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NASA Networking Space Games

NASA Game Lets You Build Complex Space Networks 47

gregg writes "According to this article, a new game called NetworKing, developed at NASA's Ames Research Center, 'lets players build fast and efficient communication networks by first setting up command stations around the world and then linking them to orbiting satellites and space telescopes. Resources are earned throughout the game as players continue to acquire more clients.' The game is available for play through an internet browser, and also has downloadable versions for Windows and OS X."
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NASA Game Lets You Build Complex Space Networks

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  • Not for linux... (Score:5, Informative)

    by Rick Richardson ( 87058 ) on Friday October 14, 2011 @04:59PM (#37718286) Homepage
    Unity Web Player

    The Unity Web Player enables you to view blazing 3D content created with Unity directly in your browser, and autoupdates as necessary.

    Unity allows you to build rich 3D games with animated characters, sizzling graphics, immersive physics. Then you can deliver the games to the web or as standalone players.

        Mac OS X

    Unity Web Player

    The Unity Web Player is not currently compatible with the operating system that you appear to be using.
    • Just download NS-3 (which does work under Linux), install NASA's Delay-Tolerant Protocol and use that to simulate networks of satellites and ground stations. For added fun, install the module that lets you use Network Simulator as a NIC under Linux and tunnel actual traffic across your simulated network to see how it would perform in practice.

      Not only will this be more reliable than this Unity game, it'll be more accurate, more customizable and more productive (since you get network stats rather than a scor

  • by Anonymous Coward

    it's the lame unity3d proprietary plugin

  • I just beat the game with minimal (read: no) effort in about 5 minutes. Yay!
  • Maybe I am a cynic, but do you think maybe they are looking for us to figure out effective deep space communications for them?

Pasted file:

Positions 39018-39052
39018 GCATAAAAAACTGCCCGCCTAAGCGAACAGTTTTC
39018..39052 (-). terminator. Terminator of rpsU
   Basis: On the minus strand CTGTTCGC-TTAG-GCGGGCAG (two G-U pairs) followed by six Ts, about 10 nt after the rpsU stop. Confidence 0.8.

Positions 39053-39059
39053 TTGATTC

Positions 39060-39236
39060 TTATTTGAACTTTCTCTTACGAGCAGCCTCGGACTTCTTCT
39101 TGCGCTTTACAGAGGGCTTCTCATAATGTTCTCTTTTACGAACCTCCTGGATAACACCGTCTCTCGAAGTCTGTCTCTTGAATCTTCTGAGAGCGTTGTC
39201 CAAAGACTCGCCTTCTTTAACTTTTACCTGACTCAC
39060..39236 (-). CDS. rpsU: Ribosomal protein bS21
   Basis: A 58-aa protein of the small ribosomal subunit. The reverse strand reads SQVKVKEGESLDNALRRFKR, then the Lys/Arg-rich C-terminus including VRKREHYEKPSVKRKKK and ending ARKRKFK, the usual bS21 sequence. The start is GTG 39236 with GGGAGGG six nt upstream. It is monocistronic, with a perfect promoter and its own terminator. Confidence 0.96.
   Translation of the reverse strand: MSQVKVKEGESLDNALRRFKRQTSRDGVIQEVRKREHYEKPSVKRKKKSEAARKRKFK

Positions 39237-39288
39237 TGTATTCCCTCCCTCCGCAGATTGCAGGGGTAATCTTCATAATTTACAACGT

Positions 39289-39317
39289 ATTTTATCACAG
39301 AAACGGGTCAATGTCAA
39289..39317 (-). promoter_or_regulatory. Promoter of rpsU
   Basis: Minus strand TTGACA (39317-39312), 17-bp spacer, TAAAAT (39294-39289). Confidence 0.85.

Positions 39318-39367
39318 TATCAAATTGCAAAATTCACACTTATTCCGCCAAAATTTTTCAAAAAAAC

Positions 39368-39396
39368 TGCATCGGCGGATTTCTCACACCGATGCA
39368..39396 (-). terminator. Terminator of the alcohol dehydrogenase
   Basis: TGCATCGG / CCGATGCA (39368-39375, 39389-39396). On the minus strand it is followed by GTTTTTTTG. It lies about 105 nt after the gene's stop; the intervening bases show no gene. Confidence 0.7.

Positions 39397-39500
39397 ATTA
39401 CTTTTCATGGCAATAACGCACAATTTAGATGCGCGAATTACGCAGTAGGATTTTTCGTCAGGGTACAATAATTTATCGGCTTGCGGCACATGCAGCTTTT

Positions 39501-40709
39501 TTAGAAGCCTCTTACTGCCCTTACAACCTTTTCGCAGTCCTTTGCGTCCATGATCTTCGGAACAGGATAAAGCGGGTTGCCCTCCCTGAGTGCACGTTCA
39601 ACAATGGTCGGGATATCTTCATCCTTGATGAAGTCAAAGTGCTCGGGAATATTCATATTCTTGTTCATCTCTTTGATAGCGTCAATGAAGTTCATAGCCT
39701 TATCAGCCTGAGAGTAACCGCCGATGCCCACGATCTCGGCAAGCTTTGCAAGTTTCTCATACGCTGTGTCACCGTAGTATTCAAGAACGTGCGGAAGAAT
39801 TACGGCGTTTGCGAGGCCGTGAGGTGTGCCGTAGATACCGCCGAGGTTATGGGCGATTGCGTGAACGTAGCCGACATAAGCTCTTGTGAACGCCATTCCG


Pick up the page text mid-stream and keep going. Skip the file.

• by markana ( 152984 )

      Budget cuts.

      Next thing you know, the USDA will be studying Farmville to develop agricultural subsidy policies...

    • Play the game, you dont get that level of control
    • by jd ( 1658 )

      Probably. Which is why, as I mentioned above, I'd regard Network Simulator and the Click module that lets you route actual traffic to/from it to be a far more productive use of time.

    • by Yaur ( 1069446 )
      If you play it the agenda seems pretty clear. since you need everything to win except for Guam and its associated satellites.
  • Well it was sufficient for about 10 minutes of distraction
    • Finished in 40 rounds.

      The game seems to be hinting that Guam might not be necessary?

  • When you have to install a lot of shit on the computer

  • A lot of info in the "game," lots of text, very little gameplay. Felt too Super Paper Mario. It would be nice to see NASA open source this so it could play more like Civ 1, trickling out the education as you focus on the gameplay, rather than blasting you with endless text and doing a very poor job of clarifying why you need a Space Network and how much of it to get a given Research item. The win condition is pretty weak as well... you just research one more thing.

  • NASA tries its hands on gaming. They should have done this, years ago. When they could have dominated the space-related and alien-related games.

God helps them that themselves. -- Benjamin Franklin, "Poor Richard's Almanac"